A woman displays "Siri", voice-activated assistant technology, on an Apple iPhone 4S in Taipei on July 30, 2012.
Mandy Cheng—AFP—AFP/Getty Images
May 24, 2016 6:06 PM EDT

Seeking to catch up to rivals in the realm of voice-controlled services, Apple soon will allow software developers to connect their apps to its Siri digital assistant for the first time, according to a report on Tuesday.

Apple also may offer a device similar to the Amazon Echo voice-controlled speaker, according to the report on The Information tech news web site. The report, citing anonymous sources, said Apple will soon release a software development kit allowing other companies to integrate their apps and services with Siri, while the company is still developing the “smart” speaker project.

As it kept its Siri assistant mostly closed to outsiders (apart from a few deals), Apple has fallen behind rivals like Amazon and Alphabet’s Google in the hot area of voice-controlled services. That has meant that iPhone and iPad owners can use Siri mainly to access Apple apps and features on their devices.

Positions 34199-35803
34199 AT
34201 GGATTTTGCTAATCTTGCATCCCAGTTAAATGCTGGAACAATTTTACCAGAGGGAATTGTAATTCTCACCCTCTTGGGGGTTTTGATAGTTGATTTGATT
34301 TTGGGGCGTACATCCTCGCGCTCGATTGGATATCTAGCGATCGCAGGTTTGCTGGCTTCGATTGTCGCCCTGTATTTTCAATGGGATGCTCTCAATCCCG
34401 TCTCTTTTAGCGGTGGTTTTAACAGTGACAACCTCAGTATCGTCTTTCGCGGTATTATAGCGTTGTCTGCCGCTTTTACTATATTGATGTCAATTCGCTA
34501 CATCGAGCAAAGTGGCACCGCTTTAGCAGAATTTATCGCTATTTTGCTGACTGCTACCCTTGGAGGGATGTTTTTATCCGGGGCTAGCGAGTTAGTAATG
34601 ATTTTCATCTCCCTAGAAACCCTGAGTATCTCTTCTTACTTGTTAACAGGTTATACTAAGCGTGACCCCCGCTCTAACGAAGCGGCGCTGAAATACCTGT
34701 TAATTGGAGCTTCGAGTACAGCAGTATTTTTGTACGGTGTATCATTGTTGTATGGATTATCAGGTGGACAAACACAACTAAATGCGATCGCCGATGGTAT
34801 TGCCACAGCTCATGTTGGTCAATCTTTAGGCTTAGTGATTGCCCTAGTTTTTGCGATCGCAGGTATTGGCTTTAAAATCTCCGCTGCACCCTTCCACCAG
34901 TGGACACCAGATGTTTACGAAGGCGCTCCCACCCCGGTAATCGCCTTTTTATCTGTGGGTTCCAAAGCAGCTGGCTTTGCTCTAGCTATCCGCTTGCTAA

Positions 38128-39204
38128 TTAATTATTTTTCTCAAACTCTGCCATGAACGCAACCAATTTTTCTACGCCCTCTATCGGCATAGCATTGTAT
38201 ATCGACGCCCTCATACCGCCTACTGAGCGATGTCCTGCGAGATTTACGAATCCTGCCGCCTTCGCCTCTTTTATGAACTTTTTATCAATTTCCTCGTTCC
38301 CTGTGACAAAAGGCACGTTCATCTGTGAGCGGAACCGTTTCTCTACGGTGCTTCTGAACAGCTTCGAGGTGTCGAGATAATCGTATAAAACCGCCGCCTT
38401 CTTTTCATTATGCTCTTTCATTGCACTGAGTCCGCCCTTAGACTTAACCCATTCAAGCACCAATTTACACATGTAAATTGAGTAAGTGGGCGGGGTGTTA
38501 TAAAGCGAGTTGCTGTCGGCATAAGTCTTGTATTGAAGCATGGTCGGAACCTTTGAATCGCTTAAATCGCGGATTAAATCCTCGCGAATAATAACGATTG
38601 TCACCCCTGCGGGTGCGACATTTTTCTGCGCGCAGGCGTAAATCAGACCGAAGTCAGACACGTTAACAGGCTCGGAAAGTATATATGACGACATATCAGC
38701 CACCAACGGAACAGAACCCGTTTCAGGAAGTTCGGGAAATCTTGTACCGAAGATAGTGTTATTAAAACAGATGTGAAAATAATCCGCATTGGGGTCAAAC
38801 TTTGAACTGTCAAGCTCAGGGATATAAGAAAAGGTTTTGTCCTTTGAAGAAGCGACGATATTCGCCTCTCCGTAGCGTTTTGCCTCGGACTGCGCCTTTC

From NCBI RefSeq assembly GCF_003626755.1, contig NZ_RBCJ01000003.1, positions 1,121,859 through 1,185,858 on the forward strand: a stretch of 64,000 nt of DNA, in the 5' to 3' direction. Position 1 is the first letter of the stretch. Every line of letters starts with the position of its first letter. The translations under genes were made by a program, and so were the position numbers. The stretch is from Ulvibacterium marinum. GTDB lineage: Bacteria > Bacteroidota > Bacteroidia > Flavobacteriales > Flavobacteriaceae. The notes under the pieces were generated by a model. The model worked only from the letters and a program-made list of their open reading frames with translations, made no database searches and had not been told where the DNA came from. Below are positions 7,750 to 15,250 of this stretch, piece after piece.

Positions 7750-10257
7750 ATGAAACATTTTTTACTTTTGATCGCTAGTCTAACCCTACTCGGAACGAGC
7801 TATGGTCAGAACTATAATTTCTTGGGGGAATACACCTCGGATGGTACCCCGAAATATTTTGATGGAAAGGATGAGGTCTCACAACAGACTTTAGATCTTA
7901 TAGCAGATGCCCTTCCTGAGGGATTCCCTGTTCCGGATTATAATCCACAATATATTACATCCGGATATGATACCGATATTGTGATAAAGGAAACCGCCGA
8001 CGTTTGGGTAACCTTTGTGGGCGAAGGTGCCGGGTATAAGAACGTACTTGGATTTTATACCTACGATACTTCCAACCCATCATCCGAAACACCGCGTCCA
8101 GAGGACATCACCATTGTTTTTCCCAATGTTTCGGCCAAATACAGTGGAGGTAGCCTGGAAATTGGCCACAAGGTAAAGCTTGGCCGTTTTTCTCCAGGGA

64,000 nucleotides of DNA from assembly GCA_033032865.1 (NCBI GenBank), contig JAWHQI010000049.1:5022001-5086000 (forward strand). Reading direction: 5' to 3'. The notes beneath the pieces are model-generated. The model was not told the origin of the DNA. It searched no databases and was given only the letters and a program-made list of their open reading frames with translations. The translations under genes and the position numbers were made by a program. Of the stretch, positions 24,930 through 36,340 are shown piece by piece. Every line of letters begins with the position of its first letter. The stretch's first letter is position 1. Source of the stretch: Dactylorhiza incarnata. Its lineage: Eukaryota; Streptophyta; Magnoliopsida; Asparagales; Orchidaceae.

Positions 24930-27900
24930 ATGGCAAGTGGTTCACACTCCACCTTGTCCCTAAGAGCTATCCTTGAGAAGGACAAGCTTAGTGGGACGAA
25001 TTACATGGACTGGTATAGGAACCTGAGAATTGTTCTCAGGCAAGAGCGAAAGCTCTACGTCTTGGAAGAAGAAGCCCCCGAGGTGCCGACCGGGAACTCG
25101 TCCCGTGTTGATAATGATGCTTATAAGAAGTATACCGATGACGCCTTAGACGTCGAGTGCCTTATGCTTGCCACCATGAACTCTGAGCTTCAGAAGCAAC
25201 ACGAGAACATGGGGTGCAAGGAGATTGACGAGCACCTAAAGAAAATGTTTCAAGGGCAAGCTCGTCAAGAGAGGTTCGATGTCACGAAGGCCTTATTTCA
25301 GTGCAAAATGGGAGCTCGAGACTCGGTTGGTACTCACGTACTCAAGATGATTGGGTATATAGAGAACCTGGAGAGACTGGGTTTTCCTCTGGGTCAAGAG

Amazon, by contrast, has partnered with numerous other companies so that owners of its Echo speaker can use the device to call an Uber car, order a Domino’s pizza or play music from Spotify.

Google last week announced it too would offer a voice-controlled speaker device, dubbed Google Home, that would also be open to third party services. And Microsoft is planning to allow developers to access its software digital assistant, Cortana, as well.

Still, it remains early in the battle for voice-controlled dominance in consumers’ living rooms and kitchens. Amazon has said only that it sold “millions” of Echo devices, with analysts estimating about 3 million have been sold. Google showed a demonstration video of its new speaker but did not reveal a price or date of availability.

This article originally appeared on Fortune.com

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